THE COLLABORATIVE NATURE OF CLOUD9 Review
by Kasang Kajang AADipl2012
25 March 2014
Being a fragment of Cloud9 is just like being a particle in a cloud, where the density of team interaction is what begins to inform and unfold the true nature of the office. It results in a final almost swarm-like collective action, which allows for the conclusions of intention and design to be drawn.
The office structure is anything but linear, instead what you see unfold is a spatial back-and-forth diffusion and exchange of knowledge from the intern level all the way up to the principal architect and founder, Enric Ruiz-Geli. This reciprocal structure is similar to a tennis match, where projects primarily led by a project architect are quickly returned by a studio head to be quickly picked up by an intern and once again hit back to the principal architect, Enric. This web of inter-exchange is repeated on a daily basis as a never-ending story until a clear design and intention has manifested. Due to this, what becomes ever stronger is the team, the discussions and ultimately the final output.
[caption id="attachment_3051" align="alignnone" width="360"] Enric Ruiz-Geli in the Cloud9 office
Image credit: Uku Miller[/caption]
The various tiers found in the office, which range from: Studio Leader to Project architect to Architect to Intern, are defined solely in terms of time, which naturally implies a hierarchy of knowledge and experience. This is the only defining factor to distinguish between varying roles of responsibility. However, during discussions about project development this hierarchy becomes an invisible line as everyone’s opinion is valid. No idea is too small, and as such, will be listened to.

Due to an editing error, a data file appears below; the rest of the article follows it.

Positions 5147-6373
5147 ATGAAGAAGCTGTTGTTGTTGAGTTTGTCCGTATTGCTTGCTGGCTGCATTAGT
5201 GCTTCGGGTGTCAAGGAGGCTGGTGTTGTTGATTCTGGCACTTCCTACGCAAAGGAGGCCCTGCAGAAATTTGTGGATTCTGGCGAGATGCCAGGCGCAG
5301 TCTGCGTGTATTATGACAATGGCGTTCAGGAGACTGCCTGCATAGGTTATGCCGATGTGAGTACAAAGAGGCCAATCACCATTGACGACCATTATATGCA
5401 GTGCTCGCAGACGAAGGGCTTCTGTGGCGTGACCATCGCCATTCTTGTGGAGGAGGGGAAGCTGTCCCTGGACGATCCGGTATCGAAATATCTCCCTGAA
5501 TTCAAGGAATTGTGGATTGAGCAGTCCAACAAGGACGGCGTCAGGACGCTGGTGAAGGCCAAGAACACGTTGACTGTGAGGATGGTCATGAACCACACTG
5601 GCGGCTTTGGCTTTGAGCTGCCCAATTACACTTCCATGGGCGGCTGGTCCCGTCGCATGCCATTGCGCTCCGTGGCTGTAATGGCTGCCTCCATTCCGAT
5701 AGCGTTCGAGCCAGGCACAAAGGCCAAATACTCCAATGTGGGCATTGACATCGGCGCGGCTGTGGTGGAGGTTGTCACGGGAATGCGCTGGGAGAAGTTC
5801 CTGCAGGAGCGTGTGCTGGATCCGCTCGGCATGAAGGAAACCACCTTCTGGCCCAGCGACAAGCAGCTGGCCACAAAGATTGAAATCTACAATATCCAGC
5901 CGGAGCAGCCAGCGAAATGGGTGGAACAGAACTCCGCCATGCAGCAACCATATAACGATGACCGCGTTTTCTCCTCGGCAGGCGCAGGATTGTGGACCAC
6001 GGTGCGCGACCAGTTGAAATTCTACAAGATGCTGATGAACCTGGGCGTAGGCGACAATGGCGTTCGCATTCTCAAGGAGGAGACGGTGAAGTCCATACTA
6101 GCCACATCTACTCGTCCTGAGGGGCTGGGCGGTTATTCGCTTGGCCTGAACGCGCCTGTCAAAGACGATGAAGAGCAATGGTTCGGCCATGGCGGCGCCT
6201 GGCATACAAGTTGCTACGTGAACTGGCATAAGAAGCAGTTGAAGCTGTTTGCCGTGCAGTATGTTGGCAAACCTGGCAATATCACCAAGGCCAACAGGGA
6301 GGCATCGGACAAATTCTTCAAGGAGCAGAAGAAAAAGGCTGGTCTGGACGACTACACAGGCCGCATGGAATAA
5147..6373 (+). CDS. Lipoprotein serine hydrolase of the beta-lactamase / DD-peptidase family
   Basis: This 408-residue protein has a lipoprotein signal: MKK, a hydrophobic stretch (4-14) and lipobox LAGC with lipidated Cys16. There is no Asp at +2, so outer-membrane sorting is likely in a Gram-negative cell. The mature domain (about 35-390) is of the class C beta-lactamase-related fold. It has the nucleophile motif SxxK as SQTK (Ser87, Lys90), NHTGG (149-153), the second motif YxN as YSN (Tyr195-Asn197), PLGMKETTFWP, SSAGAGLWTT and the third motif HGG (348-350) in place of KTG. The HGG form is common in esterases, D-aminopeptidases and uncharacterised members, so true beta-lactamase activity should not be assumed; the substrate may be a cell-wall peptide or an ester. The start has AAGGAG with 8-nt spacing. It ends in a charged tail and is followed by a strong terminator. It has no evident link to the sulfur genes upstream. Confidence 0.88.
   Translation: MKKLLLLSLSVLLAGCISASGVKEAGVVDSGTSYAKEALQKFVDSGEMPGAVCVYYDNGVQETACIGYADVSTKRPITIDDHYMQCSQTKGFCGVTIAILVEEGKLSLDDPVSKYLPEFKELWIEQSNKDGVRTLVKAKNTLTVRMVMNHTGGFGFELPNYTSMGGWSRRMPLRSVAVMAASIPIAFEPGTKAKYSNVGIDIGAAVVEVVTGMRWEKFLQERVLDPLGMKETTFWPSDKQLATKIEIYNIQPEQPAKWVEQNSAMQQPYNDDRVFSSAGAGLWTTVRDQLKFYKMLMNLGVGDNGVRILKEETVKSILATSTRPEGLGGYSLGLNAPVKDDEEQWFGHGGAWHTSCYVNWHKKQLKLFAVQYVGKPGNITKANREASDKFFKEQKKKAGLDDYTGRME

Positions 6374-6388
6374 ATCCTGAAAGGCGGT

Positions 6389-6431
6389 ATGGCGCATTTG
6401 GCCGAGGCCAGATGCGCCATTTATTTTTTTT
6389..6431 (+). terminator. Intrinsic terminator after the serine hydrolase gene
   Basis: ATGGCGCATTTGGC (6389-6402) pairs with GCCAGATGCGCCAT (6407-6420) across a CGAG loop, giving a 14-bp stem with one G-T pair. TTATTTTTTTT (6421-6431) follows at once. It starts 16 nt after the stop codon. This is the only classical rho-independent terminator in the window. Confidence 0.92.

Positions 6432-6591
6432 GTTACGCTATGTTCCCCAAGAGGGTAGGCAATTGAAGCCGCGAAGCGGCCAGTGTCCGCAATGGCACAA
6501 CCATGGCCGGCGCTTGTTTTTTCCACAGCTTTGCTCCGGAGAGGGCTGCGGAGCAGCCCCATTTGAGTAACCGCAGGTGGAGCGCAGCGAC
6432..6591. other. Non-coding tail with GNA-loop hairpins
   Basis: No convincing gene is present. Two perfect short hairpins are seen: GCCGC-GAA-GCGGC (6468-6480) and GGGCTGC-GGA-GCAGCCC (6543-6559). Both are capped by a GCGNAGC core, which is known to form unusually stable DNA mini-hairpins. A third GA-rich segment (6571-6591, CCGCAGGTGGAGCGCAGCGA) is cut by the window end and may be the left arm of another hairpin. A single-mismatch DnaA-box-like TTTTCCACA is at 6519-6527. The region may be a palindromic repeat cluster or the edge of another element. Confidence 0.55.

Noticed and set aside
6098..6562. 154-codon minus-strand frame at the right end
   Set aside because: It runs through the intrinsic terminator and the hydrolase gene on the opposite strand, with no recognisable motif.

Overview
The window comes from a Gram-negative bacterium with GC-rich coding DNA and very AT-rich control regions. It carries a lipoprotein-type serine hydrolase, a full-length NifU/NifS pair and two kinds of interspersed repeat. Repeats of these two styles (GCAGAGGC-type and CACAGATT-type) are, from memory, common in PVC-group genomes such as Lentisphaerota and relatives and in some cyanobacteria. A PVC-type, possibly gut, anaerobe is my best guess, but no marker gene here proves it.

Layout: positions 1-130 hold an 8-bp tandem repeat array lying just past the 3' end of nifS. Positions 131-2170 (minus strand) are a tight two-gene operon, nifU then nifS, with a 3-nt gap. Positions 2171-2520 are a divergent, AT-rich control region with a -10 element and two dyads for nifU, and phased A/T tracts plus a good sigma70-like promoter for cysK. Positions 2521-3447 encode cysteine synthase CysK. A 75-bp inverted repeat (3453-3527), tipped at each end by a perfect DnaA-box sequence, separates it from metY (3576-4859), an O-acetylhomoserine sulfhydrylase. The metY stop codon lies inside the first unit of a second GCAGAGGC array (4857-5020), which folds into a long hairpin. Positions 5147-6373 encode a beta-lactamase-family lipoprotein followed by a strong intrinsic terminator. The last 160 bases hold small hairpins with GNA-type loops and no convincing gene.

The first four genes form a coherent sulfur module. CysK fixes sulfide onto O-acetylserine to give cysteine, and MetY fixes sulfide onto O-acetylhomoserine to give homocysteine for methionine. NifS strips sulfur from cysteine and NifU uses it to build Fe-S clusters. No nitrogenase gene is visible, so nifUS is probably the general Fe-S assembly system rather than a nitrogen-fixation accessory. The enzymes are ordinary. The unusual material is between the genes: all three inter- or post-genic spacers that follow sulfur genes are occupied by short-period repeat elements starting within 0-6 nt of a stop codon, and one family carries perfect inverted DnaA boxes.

[caption id="attachment_3050" align="alignnone" width="360"] Cloud9's Open Innovation Diagram[/caption]
All members of the team are involved in the day-to-day running of the studio. From server maintenance, to studio appearance, layout and personalisation. Here we are not just architects; we are the well-oiled machine that also ensures the smooth running of the office. Ultimately, this encourages an atmosphere of shared responsibility, teamwork and direct communication through evoking progressive conversations, which is of primary importance within any design studio.
This ideology is also applied to the outsourced consultations witnessed in the office. Cloud9 has a map of closely linked companies, which together form the foundation of being able to realise any project. From the initial commission onwards, and throughout the development of the project’s design, outsourced engineers, graphic designers, carpenters and technologists are involved. Their involvement allows for a full picture of the design through various forms of implementation to be assessed during the design phase.
The environment we work in embraces the artistic and innovative side of architecture, as Cloud9 has an open studio layout which doubles up as an exhibition space. Situated on the ground floor of the Media-ITC building and enclosed by glass, effectively allows our every action to be witnessed by the passing public. Often this piques the curiosity of passersby, drawing people into the exhibition space and also into a conversation with members of the team.
Involvement of the public within the office is a driving factor and as such, is taken seriously and encouraged to grow. Members of the office are consistently giving guided tours around the Media-ICT building to explain the technological design that aided in the building being named WAF’s building of the year in 2011. This, coupled with the office’s involvement with universities, ensures that there is a constant buzz of new people, new discussions and new energy found within the working environment.
[caption id="attachment_3049" align="alignnone" width="360"] The Cloud9 office
Image credit: Luis Borunda[/caption]
What you experience here is a youthful, playful and ambitious attitude. This drives the team and the end results encompass this by placing greater importance on the “science” and “art” of architecture.
For more information:
Kasang Kajang's website